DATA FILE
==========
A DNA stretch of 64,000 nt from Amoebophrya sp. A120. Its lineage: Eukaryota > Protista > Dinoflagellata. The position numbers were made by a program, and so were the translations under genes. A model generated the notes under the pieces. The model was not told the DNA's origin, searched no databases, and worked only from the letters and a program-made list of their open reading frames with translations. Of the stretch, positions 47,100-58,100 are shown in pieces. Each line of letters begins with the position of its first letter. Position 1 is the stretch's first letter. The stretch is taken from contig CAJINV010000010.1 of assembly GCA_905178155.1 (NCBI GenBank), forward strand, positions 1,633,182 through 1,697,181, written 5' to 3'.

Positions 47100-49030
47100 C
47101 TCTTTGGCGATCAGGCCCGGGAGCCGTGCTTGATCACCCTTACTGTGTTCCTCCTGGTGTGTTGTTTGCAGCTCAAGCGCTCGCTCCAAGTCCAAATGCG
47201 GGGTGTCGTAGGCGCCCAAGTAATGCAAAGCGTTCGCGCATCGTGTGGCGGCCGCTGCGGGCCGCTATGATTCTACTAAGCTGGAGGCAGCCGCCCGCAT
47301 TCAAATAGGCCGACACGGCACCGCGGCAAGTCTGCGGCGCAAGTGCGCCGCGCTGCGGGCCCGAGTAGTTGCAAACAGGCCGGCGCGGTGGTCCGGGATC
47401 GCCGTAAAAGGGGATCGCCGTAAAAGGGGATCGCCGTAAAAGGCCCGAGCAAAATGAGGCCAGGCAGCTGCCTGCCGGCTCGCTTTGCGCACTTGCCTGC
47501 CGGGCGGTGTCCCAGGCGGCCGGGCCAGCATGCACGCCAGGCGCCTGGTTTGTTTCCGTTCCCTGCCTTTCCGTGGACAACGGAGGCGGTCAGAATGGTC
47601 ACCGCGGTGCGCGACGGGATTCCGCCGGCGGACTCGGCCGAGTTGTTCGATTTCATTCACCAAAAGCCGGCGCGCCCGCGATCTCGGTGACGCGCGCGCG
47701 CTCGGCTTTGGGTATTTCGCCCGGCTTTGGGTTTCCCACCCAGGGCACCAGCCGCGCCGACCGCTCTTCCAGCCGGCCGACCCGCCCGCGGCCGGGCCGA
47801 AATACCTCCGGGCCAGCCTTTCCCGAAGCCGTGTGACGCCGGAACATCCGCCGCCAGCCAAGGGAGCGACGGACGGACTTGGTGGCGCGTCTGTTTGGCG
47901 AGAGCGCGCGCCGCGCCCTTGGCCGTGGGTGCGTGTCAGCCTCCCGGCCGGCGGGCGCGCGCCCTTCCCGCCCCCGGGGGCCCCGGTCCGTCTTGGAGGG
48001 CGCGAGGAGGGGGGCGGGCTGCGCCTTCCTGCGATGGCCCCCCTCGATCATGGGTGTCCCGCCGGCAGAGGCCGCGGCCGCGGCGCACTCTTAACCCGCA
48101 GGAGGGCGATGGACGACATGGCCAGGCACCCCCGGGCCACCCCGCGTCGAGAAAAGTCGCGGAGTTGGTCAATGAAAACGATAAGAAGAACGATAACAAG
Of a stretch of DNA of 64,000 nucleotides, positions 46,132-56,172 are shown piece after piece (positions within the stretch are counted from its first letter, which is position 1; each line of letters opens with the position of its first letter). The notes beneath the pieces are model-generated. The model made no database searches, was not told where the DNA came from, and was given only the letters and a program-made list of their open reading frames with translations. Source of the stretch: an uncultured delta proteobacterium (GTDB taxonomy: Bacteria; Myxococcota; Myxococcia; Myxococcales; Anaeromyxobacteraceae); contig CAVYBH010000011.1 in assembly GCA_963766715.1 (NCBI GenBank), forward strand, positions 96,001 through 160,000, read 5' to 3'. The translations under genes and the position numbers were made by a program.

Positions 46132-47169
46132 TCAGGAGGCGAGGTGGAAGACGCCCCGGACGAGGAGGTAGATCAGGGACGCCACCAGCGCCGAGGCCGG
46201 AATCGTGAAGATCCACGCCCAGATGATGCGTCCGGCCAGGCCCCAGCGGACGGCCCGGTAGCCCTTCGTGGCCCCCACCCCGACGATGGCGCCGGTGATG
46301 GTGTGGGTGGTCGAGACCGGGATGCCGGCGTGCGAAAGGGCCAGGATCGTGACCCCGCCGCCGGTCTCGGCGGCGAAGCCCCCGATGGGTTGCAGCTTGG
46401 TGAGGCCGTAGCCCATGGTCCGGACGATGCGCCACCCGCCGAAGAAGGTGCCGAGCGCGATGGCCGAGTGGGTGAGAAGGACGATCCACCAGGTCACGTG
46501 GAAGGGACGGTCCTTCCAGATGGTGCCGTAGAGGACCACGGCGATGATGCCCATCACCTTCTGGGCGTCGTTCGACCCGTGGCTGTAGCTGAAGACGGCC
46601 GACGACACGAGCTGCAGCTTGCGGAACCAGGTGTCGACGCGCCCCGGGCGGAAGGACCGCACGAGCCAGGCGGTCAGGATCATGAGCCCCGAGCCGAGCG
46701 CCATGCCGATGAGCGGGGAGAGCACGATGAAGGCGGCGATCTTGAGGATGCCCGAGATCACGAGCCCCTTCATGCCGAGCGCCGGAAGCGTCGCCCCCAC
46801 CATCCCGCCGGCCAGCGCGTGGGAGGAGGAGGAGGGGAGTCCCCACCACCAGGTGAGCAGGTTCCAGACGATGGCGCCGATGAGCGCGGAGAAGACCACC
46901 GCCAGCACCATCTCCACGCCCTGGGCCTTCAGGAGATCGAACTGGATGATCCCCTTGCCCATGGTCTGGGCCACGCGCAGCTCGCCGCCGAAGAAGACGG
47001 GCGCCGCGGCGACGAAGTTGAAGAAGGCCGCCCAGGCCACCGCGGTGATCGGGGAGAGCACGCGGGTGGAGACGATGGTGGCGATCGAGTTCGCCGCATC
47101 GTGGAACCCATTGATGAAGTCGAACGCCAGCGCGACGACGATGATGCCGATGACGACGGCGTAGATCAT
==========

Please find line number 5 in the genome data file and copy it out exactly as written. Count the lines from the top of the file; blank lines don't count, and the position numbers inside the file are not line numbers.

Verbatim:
47201 GGGTGTCGTAGGCGCCCAAGTAATGCAAAGCGTTCGCGCATCGTGTGGCGGCCGCTGCGGGCCGCTATGATTCTACTAAGCTGGAGGCAGCCGCCCGCAT